I woke up this morning and looked out the hotel window and saw a parking lot blanketed in white. It was beautiful and I drove to work listening to Christmas carols, grinning like an idiot. I arrived at the school, amazed with my ability to actually drive in the snow, hopped out of the car and was greeted by students and staff gripping about the snow.
This is not about them. They live in snow, they have a right to complain about it. This is about me. I’m a South Texas boy, born and raised. Snow is rare. So rare that it stands out in my memory and all of the memories are good.
One of my oldest memories (I must have been 3 or 4), is my Mother taking me to a second floor apartment balcony to show me the neighborhood covered snow. Something completely new, and cold, to me.
Flash forward 16 or 17 years later. It is my first trip west of I-35. We drove all night and when the sun came up, right in front of me was the Rocky Mountains, covered in snow. It’s one thing to see mountains in pictures and on TV. But when you see them for the first time, when you have lived your entire life at sea level, the size and the temperature change blows your mind.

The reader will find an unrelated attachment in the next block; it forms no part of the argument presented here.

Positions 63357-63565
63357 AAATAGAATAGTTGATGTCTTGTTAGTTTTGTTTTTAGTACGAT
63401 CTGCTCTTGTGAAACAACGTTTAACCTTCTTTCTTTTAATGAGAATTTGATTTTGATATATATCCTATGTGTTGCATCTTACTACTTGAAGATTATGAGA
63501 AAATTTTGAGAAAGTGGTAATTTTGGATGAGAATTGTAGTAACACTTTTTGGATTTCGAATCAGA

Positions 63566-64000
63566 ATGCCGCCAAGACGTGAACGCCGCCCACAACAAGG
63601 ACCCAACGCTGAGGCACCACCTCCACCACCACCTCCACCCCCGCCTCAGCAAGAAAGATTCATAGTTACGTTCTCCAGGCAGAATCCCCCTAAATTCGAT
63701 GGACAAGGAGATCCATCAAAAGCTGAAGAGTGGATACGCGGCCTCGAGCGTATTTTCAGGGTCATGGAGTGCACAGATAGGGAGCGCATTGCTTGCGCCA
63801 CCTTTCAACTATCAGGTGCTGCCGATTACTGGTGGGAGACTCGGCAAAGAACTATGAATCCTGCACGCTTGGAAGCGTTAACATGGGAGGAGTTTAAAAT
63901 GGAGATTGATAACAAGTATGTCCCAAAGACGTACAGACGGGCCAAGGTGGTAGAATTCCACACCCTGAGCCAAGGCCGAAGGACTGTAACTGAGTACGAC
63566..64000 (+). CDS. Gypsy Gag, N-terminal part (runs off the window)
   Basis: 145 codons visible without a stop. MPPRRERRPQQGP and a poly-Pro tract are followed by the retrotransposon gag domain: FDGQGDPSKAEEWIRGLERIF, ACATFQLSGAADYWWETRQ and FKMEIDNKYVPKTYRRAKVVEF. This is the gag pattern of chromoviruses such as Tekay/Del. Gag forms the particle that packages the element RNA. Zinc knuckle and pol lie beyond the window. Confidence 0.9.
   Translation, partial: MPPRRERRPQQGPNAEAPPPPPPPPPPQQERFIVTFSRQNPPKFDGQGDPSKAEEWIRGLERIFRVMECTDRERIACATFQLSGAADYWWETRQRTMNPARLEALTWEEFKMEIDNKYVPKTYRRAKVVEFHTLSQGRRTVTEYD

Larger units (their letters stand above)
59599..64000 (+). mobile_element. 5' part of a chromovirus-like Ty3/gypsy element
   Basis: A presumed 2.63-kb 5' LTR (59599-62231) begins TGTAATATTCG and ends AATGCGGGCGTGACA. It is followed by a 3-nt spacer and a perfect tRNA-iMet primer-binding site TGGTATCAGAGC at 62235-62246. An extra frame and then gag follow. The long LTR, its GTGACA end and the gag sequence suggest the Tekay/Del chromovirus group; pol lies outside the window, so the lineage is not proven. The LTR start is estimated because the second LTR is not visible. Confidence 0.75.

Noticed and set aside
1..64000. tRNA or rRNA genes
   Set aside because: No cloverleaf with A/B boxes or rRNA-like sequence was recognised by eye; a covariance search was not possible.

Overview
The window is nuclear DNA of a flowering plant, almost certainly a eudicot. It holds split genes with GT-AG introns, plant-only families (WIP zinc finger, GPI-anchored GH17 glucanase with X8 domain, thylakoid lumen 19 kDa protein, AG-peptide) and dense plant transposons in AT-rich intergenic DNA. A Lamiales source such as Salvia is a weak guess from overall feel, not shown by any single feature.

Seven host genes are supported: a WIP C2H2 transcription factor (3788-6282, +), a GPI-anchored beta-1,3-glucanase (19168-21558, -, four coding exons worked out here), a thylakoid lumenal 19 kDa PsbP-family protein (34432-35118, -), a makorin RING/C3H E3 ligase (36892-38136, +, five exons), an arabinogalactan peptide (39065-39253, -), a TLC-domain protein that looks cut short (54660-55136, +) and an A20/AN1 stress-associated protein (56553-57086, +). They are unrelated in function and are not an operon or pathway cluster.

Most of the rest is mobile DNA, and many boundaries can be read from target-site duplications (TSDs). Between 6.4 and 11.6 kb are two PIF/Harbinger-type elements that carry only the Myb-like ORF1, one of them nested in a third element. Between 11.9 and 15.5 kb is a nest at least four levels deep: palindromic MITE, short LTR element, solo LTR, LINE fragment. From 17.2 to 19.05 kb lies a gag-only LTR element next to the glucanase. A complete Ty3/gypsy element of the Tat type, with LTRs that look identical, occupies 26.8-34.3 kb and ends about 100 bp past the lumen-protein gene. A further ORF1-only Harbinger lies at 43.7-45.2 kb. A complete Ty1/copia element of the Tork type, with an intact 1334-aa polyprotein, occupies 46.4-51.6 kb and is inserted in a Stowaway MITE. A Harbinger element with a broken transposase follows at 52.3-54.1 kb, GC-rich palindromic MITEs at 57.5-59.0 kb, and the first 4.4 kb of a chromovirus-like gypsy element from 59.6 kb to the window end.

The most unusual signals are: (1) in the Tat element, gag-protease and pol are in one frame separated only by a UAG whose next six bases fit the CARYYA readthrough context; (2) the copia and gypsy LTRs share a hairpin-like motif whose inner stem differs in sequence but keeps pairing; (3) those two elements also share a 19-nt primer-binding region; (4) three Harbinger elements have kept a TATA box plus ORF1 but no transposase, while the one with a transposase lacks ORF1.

Jump forward another 10 years and I’m a Houston area principal, when one of those rare snow falls occurs during the school day. I got on the intercom and announced a 30-minute recess for the entire school. South Texas teenagers who had never seen snow before were running around trying to catch snowflakes on their tongues. I remember telling a group of boys that were afraid to step outside, “Don’t be babies, go out and play.” It was a good day.
During this long winter, as some of you curse the snow, know that there are people out there who can’t believe how lucky you are.
Have a safe and happy holiday. Merry Christmas!